Had she not missed the North & South entry deadline, she wouldn’t have made history in Missouri. But as much as Port loves breaking barriers, she is candid that the Met Senior Am was supposed to be just a good warmup before returning to the national stage for the U.S. Senior Women’s Amateur at the Lakewood Club in Point Clear, Ala. The first round is on Sept. 10, and all eyes will be on Port in her quest to collect her eighth USGA championship and match JoAnne (Big Mama) Carner for the most USGA titles won by a woman. Not bad for an accidental, part-time golfer.
Golf was never in Port’s original plans, but competition was all she knew. A self-described “typical tomboy,” she loved basketball the most. As a teenager, her exposure to golf came through a father who loved the game, but it failed to generate much interest for her until nearly a decade later.
She attended the University of Missouri to play tennis and graduated with a degree in education in 1983. Her first job teaching PE was at John Burroughs School in St. Louis, and along the way she coached five teams across three decades: basketball, track and field, field hockey, and boys’ and girls’ golf. She finished her teaching career as the women’s golf coach at Washington University.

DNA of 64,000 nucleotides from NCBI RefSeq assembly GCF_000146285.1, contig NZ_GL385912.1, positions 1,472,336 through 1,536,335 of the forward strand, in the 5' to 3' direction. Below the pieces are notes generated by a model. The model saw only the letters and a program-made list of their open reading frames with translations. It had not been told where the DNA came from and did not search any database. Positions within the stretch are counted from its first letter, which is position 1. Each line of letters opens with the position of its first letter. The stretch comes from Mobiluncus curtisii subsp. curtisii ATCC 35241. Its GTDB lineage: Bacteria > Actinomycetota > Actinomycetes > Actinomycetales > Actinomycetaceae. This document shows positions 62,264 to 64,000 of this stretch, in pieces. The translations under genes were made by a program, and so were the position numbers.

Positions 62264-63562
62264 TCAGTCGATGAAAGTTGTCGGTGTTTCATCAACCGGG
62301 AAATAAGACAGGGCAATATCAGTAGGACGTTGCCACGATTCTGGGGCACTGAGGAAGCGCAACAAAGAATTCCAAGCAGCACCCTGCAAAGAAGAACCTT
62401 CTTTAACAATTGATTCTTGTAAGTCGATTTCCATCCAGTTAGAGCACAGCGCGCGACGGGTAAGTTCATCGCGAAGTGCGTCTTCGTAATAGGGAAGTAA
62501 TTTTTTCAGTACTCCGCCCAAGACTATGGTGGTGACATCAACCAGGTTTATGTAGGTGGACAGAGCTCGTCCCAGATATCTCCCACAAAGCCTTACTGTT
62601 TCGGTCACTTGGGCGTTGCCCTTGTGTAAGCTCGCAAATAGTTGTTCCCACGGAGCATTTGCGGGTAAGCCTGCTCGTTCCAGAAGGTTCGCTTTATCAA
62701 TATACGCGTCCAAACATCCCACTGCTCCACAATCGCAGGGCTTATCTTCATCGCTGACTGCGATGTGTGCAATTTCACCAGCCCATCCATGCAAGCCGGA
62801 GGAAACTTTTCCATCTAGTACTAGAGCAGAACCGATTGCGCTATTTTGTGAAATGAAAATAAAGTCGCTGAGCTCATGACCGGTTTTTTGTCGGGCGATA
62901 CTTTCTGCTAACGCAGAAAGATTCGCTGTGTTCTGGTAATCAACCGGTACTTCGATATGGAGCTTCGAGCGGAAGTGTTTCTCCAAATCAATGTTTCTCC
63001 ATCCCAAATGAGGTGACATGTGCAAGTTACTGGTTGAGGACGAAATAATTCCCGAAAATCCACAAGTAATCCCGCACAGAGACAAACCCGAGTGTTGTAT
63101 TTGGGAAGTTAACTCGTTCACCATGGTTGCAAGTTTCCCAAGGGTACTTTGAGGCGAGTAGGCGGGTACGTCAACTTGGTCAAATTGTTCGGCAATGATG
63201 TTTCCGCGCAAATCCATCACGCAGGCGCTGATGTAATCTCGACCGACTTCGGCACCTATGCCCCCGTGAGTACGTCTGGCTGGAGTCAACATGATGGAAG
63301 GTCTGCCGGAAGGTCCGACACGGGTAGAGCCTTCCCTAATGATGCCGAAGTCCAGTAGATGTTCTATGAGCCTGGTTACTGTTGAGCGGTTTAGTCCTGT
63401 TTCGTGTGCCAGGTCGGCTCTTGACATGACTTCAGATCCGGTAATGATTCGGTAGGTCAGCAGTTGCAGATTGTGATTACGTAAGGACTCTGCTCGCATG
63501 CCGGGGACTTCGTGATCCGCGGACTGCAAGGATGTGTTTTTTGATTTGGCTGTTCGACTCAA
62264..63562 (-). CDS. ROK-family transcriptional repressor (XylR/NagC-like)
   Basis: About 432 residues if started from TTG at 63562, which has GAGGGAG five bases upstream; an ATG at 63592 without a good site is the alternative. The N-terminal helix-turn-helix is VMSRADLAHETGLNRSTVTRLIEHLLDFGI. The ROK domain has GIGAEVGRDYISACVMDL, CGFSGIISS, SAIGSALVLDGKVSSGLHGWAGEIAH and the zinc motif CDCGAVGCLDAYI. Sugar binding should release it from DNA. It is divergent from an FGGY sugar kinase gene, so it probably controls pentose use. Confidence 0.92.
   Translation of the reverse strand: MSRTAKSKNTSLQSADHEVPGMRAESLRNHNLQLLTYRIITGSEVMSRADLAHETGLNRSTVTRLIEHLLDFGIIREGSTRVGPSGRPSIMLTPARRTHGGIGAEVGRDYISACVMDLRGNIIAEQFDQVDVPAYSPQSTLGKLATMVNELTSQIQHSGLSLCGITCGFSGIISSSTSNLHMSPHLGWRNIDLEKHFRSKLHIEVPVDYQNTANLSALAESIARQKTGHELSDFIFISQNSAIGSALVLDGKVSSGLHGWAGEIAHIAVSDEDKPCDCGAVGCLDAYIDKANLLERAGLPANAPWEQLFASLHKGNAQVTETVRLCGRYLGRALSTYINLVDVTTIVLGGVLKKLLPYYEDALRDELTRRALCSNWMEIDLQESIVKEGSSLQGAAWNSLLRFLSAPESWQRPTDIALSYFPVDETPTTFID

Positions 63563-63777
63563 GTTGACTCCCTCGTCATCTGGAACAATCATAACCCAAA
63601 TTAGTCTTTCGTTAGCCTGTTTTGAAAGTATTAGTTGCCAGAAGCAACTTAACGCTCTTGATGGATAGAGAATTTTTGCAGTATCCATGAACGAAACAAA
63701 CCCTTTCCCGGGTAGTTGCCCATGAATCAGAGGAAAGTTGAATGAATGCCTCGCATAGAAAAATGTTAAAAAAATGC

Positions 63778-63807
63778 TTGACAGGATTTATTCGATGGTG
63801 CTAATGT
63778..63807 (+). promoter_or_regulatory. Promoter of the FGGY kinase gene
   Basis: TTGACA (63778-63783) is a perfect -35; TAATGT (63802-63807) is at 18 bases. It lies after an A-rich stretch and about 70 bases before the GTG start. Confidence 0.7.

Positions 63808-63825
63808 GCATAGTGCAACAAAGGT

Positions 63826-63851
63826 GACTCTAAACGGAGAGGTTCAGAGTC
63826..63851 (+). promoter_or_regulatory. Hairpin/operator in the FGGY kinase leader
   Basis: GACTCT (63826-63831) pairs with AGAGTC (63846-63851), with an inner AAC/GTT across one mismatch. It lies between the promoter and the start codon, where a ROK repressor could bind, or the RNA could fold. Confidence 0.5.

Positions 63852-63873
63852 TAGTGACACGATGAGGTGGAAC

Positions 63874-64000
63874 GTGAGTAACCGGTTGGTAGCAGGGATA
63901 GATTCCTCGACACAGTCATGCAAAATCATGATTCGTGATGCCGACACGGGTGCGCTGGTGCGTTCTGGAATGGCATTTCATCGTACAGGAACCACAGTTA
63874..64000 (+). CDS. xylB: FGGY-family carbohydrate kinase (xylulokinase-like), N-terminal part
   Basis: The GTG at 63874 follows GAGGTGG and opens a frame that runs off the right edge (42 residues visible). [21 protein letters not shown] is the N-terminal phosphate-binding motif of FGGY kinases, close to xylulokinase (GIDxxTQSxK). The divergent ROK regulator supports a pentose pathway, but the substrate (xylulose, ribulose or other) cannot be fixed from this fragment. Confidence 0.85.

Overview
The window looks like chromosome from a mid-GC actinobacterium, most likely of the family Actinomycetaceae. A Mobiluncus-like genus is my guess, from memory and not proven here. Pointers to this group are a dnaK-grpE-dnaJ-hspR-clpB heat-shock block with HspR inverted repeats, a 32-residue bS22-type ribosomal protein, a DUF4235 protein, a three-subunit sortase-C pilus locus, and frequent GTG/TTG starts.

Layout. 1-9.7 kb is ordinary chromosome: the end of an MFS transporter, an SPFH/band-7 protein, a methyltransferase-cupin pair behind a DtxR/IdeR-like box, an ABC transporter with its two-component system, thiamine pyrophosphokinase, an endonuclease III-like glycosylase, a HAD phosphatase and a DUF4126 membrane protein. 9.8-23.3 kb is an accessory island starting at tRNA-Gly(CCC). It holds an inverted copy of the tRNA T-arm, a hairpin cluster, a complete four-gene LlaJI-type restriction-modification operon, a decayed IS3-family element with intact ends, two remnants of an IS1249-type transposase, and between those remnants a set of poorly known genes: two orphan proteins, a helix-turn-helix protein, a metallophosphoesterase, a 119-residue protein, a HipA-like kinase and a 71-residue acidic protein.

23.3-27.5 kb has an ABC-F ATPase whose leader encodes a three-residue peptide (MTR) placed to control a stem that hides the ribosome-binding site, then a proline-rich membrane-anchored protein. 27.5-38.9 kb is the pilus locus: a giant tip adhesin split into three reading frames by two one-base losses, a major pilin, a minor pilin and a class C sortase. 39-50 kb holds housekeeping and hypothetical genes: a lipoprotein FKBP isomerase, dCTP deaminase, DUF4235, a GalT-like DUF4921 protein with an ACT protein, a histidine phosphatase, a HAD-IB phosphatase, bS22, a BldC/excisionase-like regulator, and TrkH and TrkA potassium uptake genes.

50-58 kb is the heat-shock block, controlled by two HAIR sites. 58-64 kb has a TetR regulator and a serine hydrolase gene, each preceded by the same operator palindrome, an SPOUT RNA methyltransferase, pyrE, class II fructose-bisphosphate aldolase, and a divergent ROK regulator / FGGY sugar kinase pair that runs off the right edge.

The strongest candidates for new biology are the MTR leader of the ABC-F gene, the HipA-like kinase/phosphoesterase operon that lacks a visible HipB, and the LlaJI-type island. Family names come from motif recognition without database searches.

Her own competitive fervor was still alive and well in her adult life. Port decided to give golf another chance at age 25. “I was such an innocent kind of newbie with all this talent but no clue,” she says. Terry Houser, the head pro at The Falls Golf Club in suburban St. Louis, helped Port reshape her swing. He once mentioned she had the talent to make a Curtis Cup team. Port hadn’t heard of it.
Nevertheless, Port wound up on the 1994 Curtis Cup team, at age 33. She represented the U.S. again two years later and in between won her first USGA championship, the 1995 U.S. Women’s Mid-Amateur, with husband Andy cheering her on. “The first one’s great, because you wonder if you’re ever going to do it,” Port says.